This process typically uses sponge iron or recycled scrap steel rather than pig iron. Electric arc furnaces offer more flexibility than blast furnaces because they are able to process scrap metal, they can be more rapidly started or stopped, and they offer more variability in the production batch sizes. Once the furnace is charged with raw materials, large electrodes are lowered into the furnace and enormous amounts of electric current are passed through the material to liquefy the iron. Oxygen is also blown through the scrap to further create combustion and heat it to burn off impurities. These impurities float to the surface and are poured off, leaving pure steel.

Steelmaking Process: Secondary Refining

The goal of the secondary refining process is to reach the final desired chemistry of the steel through the addition of alloying elements, creating a homogeneous mixture through ladle refining. The process is as follows:

  1. Stirring – This homogeneous mix is achieved by stirring the steel with inert argon gas. The addition of alloying elements and further stirring removes unwanted elements, such as sulfur and other oxides that can lead to imperfections and reduced steel performance.
  2. Injecting –  The addition of alloying elements and further stirring removes unwanted elements, such as sulfur and other oxides, that can lead to reduced steel performance and imperfections.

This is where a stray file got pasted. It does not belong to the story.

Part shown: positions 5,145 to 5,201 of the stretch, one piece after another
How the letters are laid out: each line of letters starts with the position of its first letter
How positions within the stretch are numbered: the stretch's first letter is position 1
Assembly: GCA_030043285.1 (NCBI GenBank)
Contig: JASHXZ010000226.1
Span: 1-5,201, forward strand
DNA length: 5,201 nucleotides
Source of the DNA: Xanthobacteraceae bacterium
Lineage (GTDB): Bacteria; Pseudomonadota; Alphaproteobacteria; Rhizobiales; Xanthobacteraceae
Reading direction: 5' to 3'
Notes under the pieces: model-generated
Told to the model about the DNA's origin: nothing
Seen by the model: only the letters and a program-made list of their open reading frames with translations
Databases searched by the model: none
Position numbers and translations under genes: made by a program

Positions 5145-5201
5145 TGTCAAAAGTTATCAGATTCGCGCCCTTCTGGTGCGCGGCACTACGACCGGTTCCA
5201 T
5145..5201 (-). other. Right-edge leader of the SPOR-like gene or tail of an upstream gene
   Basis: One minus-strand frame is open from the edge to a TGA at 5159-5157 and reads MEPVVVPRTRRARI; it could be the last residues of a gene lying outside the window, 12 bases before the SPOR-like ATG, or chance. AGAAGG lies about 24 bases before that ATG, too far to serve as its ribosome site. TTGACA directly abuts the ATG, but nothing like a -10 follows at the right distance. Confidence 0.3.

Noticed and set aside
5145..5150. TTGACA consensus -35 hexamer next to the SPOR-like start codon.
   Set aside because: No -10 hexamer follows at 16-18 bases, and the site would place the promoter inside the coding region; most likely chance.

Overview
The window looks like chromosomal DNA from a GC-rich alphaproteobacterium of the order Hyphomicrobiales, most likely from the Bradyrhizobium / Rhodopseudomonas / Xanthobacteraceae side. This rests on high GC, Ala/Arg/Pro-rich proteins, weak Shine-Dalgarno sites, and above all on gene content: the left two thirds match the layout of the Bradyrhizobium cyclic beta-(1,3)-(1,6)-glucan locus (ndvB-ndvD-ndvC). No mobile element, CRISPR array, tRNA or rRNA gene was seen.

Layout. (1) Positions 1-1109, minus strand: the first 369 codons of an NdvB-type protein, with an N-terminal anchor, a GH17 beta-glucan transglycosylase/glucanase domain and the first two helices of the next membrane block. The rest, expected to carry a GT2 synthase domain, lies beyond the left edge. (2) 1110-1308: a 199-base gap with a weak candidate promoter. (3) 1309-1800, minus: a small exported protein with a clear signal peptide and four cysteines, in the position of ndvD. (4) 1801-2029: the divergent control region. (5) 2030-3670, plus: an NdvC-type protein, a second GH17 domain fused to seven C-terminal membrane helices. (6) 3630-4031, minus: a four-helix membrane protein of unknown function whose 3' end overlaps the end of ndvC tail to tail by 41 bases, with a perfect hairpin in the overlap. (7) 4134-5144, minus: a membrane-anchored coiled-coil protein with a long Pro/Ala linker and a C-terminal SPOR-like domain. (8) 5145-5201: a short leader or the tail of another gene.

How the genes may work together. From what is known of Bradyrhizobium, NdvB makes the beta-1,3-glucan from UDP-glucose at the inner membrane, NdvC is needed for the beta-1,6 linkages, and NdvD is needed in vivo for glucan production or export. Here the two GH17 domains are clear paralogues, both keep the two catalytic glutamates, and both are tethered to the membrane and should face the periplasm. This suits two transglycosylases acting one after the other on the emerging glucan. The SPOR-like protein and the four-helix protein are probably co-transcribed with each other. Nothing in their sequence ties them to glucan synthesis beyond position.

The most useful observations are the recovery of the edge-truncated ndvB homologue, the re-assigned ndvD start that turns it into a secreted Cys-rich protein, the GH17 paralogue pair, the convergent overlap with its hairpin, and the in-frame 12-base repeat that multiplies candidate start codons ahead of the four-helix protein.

3. Vacuuming – The contents of the ladle is then refined through vacuum degassing to remove any gas bubbles that could create voids or pinholes in the finished product.
  4. Continuous Casting – Once the steel has achieved the desired chemical properties in the ladle, it is cast into billets using the continuous casting process. To execute this process, the ladle is poured into a tundish (or ‘bowl’) with several holes in the bottom, through which the molten steel flows at a controlled speed. As it flows through the holes, the outer surface cools and hardens the steel into the desired shape, allowing the material to be turned horizontally. At just the right moment, when the steel has solidified throughout, it is cut into a billet and left to cool and marked with a heat number to maintain traceability. The billet is then stored until it is ready for processing.

OCTG Manufacturing

There are two manufacturing processes that can be used depending on the form of the input steel. They are as follows:

1. Seamless

When creating a pipe using billets, the process begins by placing a billet in a rotary hearth furnace for 2-4 hours to heat it from its cold storage state until it reaches its rolling temperature. Billets are loaded into the furnace at intervals and passed through different heating zones of higher and lower temperatures to ensure uniform heating throughout the solid billet.